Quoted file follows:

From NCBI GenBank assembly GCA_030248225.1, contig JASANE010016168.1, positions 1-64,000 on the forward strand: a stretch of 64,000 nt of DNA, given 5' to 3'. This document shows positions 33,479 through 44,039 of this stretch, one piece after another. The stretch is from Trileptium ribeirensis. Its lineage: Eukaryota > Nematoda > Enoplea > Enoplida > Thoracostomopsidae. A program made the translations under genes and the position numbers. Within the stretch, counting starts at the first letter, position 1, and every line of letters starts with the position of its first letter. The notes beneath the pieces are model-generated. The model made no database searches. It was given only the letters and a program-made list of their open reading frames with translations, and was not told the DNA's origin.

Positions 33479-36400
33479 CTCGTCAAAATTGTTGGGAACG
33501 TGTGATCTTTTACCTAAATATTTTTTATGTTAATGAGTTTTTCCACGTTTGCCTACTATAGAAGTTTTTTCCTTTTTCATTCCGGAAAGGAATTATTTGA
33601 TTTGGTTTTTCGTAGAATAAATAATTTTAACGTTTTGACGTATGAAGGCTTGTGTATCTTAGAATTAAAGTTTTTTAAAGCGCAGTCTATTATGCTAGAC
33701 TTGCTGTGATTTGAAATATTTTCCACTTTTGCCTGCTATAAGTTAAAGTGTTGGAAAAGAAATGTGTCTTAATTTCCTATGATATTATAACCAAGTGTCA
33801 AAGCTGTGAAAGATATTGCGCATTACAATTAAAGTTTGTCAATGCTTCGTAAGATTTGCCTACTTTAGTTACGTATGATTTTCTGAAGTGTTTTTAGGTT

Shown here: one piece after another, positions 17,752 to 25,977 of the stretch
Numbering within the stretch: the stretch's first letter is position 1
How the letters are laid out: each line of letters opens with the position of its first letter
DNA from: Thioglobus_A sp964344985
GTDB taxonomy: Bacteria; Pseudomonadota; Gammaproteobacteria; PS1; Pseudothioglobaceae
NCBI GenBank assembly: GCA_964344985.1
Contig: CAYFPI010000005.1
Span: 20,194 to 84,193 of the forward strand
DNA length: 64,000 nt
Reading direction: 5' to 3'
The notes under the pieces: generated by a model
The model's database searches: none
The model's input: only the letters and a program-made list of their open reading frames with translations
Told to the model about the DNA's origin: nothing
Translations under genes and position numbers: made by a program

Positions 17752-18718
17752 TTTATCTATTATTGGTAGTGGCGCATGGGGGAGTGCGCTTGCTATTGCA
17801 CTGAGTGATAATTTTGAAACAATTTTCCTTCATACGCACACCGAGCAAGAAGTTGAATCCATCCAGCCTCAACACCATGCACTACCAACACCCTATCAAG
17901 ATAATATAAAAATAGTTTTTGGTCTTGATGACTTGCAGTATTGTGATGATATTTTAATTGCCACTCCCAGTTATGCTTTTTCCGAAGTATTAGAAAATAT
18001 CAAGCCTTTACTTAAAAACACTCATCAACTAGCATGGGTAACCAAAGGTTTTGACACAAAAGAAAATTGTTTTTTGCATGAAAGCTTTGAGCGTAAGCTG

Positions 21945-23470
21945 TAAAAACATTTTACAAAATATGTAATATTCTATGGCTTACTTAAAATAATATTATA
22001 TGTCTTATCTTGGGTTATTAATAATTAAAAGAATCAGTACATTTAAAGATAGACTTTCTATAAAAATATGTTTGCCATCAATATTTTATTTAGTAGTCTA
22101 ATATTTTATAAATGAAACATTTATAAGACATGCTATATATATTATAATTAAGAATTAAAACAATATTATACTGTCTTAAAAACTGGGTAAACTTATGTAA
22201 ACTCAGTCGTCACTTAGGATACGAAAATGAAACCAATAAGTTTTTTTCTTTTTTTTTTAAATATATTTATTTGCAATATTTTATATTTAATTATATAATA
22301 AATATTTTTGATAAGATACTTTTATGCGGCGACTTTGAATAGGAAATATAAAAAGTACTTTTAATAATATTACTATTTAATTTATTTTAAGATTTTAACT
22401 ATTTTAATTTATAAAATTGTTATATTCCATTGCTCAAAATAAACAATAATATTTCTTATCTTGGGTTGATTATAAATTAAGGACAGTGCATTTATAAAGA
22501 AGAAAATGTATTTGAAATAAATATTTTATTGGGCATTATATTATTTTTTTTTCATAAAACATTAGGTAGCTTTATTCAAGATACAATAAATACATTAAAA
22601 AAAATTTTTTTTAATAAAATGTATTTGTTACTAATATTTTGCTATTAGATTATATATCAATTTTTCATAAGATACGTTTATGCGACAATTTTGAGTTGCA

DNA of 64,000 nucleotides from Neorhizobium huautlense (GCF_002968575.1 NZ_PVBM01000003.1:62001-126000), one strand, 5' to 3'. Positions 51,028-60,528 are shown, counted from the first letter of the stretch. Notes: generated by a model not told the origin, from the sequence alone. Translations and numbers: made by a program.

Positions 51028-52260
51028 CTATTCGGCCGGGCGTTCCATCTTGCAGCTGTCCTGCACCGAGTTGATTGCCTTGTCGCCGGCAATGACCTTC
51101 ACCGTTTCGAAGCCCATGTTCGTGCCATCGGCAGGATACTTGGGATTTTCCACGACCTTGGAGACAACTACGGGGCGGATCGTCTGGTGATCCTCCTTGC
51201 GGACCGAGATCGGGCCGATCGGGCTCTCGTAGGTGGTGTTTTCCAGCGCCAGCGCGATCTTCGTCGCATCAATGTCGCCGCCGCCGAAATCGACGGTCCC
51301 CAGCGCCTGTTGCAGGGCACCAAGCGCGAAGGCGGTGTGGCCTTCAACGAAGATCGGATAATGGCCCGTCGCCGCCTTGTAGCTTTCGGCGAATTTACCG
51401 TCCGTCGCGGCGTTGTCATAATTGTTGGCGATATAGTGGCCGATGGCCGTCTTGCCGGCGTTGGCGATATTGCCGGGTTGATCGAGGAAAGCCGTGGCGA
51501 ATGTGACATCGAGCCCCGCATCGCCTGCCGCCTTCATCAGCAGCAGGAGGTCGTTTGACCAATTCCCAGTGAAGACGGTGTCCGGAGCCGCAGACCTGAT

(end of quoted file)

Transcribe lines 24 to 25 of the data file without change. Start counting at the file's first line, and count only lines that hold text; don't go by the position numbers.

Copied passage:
17752 TTTATCTATTATTGGTAGTGGCGCATGGGGGAGTGCGCTTGCTATTGCA
17801 CTGAGTGATAATTTTGAAACAATTTTCCTTCATACGCACACCGAGCAAGAAGTTGAATCCATCCAGCCTCAACACCATGCACTACCAACACCCTATCAAG